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Infinity Pool

  • Film
  • 4 out of 5 stars
  • Recommended
Infinity Pool
Photograph: Courtesy of Sundance Institute

Time Out says

4 out of 5 stars

Brandon Cronenberg is back to mess with your head – and stomach – with this deliriously depraved satire

Midnight movies at Sundance never fail to generate some shock and awe. Whether it’s gore, torture porn or graphic sex, the horror that unfolds knocks audiences for six and reverberates almost instantly around the world. Here, then, is the latest outing from Canadian auteur Brandon Cronenberg, his third after 2020’s Possessor and 2012’s Antiviral, ready to be unleashed.  

We begin with James (Alexander Skarsgård) and his wife Em (Cleopatra Coleman) touching down for some R&R at a luxury resort in a dystopian Eastern Europe. He’s struggling to write (it’s been six long years since his debut). She’s bankrolling their life (daddy owns the publishing house). When another guest, the sultry Gabi (Mia Goth) and her architect husband, Alban (Jalil Lespert), invite the pair out for an illicit trip to the beach, James finds his life spiraling out of control as he tosses any shred of self-discipline out the door.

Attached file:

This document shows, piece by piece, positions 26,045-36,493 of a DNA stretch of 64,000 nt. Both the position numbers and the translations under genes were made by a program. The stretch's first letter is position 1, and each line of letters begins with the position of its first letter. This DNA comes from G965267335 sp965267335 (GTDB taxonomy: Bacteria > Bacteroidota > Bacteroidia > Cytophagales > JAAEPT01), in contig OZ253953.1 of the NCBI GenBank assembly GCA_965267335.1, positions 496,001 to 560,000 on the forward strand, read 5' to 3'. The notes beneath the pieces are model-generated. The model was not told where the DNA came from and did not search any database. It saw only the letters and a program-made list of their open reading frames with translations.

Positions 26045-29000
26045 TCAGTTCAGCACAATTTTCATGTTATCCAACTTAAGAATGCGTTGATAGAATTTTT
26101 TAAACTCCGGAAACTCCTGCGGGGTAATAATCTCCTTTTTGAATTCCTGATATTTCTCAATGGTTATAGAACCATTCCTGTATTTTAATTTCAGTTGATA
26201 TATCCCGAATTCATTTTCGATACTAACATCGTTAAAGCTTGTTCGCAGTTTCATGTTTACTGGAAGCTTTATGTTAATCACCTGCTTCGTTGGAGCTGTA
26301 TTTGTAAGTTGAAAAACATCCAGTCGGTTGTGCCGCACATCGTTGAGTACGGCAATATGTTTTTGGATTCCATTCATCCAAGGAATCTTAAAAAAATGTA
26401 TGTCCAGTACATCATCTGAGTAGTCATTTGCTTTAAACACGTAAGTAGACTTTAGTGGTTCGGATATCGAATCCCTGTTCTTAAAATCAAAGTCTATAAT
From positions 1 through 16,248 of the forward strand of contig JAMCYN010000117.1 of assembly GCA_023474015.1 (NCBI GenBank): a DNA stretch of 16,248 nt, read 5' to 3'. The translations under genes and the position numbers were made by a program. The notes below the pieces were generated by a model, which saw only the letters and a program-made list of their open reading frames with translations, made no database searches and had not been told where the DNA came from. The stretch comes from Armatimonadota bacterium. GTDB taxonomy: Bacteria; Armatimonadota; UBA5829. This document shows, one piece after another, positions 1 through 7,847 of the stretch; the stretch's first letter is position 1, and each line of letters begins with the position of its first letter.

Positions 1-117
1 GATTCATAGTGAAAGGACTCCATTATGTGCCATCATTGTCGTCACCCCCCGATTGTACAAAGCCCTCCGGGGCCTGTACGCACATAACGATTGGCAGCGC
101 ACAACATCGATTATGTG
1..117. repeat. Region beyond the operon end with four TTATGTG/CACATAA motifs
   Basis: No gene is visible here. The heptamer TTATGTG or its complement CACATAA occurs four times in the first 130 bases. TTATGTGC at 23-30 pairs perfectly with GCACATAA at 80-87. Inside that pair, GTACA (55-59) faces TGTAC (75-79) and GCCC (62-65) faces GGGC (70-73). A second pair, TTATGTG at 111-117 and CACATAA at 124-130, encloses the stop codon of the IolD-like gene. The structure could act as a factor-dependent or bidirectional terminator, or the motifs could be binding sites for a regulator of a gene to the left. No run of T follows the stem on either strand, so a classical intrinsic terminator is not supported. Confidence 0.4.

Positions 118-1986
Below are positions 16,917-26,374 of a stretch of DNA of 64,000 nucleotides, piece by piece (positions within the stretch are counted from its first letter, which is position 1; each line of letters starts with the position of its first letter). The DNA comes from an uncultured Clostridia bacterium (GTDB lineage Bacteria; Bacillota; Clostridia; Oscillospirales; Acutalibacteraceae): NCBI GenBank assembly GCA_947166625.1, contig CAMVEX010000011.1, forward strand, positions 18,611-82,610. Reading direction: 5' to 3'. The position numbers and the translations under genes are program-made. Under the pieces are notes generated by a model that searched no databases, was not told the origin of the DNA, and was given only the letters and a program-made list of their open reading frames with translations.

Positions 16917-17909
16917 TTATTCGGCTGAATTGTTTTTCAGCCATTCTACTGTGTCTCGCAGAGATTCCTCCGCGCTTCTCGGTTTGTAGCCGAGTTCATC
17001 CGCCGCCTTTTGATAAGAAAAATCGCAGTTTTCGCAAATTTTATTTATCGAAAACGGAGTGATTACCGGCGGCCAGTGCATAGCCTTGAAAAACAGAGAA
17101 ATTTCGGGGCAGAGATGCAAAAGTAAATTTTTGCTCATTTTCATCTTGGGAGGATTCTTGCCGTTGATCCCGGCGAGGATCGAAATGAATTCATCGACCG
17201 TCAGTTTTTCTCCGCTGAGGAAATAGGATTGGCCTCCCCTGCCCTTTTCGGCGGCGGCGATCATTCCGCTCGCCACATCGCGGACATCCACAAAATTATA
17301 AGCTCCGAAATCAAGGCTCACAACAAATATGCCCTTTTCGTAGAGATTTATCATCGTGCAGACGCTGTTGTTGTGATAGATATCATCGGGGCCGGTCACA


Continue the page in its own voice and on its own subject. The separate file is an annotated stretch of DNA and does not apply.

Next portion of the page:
Fans of The White Lotus (and Triangle of Sadness) will devour this sci-fi-comedy-horror with glee, as Cronenberg unashamedly cranks up the ante on tourists behaving badly. James is guilty of a late-night hit and run. The only way out: to pay to be cloned by the police, so the victim’s family can have him executed without diplomatic relations souring with the US. For Gabi and Alban, and their coterie of friends, it’s a price worth paying. After all, their vacation’s one, long, mind-bending party – complete with hallucinogens and orgies, and a few local casualties along the way. 

Fans of TV’s The White Lotus will devour this sci-fi-comedy-horror with glee

Cronenberg’s reading of the current mood towards the super-rich is razor sharp. Few would argue with his cinematic depiction of their worst excesses. Bret Easton Ellis (and Kubrick with Eyes Wide Shut) gave us glimpses of this before, of course – but nothing on this scale.

There’s plenty to send the faint-hearted and the prudish bolting for the exit: gore galore, an ejaculating penis and enough group sex to leave you exhausted. It’s no wonder Skarsgård (who, like Goth, is on fire here) looks spent by the end – especially so soon after The Northman. It’s one hell of a twisted ride with a troupe of truly awful characters as our guide. It’s damn-near unmissable and, from a safe distance, addictive as all hell.

In UK cinemas Mar 24.

Written by
Ed Gibbs
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